In his interview with the BBC Dr. James Rilling presents his research on hormonal and neural changes men experience during fatherhood, including lower testosterone and higher oxytocin during early fatherhood.
The interviews with Dr. Rilling and other experts in the field covers the topic of fatherhood and its challenges broadly, listen to the full interview online.
The Netflix show “Babies” featured Michelle Lampl as one of over 30 scientists. The docuseries about the first year in an infant’s life included Lampl’s research on growth spurts as part of Episode 3.
Read more on the Emory News Center.
The American Anthropological Association (AAA) designates the 3rd Thursday of February as Anthropology Day, a day to “celebrate what Anthropology is and what it can achieve” while “sharing it with the world around us.” Emory Anthropology students stopped by today to share what they love about Anthropology, which included things like:
“It focuses on concepts I have always thought about but have never been able to articulate. Anthro promotes understanding and acceptance for/of differences!”
“It allows me to apply cultural competence to the social justice issues that I am passionate about.”
“I love anthro because it opens my mind into thinking in new ways and broadens my world view!”
“It connects us to our ROOTS!”
“Because it’s teaching me how to be a more empathetic doctor and human.”
“It provides multi-dimensional perspectives that apply to many disciplines.”
“Anthropology has taught be how to be in the world in a meaningful way.”
We love to see how studying anthropology allows our students to feel more connected to each other and the world, while focusing on a broad range of interests and applications. Whatever our specific goals and inspirations, we all believe in the power of anthropology to help make the world a better place! #AnthroDay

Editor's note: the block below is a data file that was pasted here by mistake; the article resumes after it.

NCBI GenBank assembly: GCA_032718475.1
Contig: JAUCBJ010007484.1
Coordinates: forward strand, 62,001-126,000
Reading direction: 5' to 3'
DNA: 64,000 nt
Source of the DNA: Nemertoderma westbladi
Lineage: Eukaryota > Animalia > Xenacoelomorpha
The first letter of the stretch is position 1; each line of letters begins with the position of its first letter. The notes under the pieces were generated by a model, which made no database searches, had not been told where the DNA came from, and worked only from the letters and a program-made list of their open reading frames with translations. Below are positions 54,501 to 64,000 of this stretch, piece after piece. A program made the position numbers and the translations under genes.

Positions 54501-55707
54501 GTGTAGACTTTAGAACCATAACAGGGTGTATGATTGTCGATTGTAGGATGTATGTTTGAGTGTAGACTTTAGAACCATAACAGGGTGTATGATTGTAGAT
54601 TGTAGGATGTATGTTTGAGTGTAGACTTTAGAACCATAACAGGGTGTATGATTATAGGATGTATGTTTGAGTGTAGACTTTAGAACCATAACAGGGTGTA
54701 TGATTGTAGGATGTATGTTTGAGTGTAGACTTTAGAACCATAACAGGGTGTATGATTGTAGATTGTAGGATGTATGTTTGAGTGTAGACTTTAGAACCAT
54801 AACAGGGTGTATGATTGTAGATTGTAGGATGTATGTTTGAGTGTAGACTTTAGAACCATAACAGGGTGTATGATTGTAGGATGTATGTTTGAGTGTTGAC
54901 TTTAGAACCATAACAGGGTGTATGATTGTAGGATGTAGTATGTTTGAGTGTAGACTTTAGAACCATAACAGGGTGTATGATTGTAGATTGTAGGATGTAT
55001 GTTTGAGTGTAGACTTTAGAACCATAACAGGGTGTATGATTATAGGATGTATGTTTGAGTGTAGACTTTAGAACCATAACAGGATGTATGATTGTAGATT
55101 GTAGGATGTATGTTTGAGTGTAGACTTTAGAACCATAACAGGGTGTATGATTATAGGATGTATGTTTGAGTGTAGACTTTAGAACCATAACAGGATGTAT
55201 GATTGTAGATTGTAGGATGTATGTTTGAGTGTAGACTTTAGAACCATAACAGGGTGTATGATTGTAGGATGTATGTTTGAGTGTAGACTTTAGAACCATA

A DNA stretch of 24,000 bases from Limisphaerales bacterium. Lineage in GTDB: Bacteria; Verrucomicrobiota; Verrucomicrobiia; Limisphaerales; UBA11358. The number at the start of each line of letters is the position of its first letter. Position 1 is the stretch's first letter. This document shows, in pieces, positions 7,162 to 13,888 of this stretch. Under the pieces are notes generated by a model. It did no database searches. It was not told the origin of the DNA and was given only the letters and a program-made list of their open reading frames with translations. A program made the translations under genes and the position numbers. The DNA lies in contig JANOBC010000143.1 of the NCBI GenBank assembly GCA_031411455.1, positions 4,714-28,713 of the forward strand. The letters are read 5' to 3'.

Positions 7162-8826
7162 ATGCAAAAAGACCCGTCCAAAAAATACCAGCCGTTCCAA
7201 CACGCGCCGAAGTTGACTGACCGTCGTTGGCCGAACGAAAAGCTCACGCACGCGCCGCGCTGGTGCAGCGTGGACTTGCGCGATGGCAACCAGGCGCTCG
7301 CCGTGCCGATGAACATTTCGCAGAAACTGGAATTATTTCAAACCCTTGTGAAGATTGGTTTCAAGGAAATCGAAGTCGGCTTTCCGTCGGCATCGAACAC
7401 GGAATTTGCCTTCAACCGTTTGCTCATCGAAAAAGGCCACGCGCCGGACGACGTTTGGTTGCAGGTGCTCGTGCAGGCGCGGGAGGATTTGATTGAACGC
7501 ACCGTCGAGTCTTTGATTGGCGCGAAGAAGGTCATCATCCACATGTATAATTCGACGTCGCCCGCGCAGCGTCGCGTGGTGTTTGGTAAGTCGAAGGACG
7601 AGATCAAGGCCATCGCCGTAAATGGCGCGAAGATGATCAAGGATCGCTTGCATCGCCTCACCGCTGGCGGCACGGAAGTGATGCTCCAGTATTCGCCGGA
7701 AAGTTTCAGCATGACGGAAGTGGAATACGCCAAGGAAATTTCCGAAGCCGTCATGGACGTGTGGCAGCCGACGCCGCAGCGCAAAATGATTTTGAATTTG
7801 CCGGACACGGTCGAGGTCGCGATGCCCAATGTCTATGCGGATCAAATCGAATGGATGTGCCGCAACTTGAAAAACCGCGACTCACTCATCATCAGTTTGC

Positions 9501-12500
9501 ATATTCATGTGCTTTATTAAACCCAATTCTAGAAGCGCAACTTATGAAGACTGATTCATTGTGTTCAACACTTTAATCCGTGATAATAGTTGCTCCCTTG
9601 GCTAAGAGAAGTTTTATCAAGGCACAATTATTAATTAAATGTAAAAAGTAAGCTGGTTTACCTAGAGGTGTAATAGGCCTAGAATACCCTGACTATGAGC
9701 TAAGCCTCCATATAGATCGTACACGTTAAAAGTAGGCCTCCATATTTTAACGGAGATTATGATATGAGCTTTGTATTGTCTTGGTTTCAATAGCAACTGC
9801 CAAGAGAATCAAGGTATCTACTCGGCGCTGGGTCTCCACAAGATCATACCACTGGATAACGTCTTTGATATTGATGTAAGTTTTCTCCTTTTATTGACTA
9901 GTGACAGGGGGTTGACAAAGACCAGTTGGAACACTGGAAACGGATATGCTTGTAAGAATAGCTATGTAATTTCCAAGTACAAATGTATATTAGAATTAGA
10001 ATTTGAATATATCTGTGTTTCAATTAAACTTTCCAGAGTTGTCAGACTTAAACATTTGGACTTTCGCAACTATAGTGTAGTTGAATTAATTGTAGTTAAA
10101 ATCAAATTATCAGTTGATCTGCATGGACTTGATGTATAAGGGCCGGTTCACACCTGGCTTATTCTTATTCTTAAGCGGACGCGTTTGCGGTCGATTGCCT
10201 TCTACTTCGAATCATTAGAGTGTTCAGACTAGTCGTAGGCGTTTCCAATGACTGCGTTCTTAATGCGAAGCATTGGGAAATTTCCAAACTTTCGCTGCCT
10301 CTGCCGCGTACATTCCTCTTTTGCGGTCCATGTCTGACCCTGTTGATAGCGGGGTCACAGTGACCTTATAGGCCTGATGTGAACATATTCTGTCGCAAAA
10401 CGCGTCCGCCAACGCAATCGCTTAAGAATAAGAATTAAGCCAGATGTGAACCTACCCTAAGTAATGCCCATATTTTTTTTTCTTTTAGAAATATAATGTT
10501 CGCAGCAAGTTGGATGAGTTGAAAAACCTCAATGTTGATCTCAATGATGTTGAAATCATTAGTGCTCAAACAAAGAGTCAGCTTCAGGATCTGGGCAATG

Since 2007, Emory University has partnered in the Emory-Tibet Science Initiative (ETSI) with His Holiness the Dalai Lama and the Tibetan Buddhist community, to realize their vision to incorporate science into the monastic curriculum. Emory Anthropology Department professor Carol Worthman has spearheaded the neuroscience track from its inception, orchestrating a 6-year curricular development and pilot phase, and then implementing it at the 3 biggest monastic universities in south India. “In December, 2019, we celebrated the successful roll-out of the entire 6-year ETSI curriculum in the monasteries at a gathering with His Holiness, the monastic community, and ETSI leaders in Mundgod, India. We also graduated the first cohort of monastics to complete the 6-year program. These were historic undertakings for the monastic community, and especially for monastic students and the many senior monastics who work to realize the goal of monastic science education and already are productively exploring fresh ideas and insights from these distinctive perspectives.” (Carol Worthman)
The events not only celebrated ETSI milestones, but also inaugurated a new debating hall at one of the big monasteries and, most importantly, marked a 600th anniversary of Je Tsongkhapa, founder of a major school of Tibetan Buddhism to which His Holiness belongs. Photos show the interior of the vast new debate hall, celebration of graduating classes, and presentations by Worthman of reflections and the neuroscience books ETSI has produced. Also included is a view of Drepung Loseling prayer hall (the Dalai Lama’s home monastery), where ETSI were held for the first 3 years until a large science center was built. The photo of illuminations at Drepung honoring the anniversary show that monastics really know how to celebrate!
Anthropology professor Debra Vidali and four other faculty across campus recently published an Op-Ed in the campus newspaper on the need to remedy — for both intellectual and moral reasons — the glaring absence of Native American faculty, students, staff, and programming at Emory University.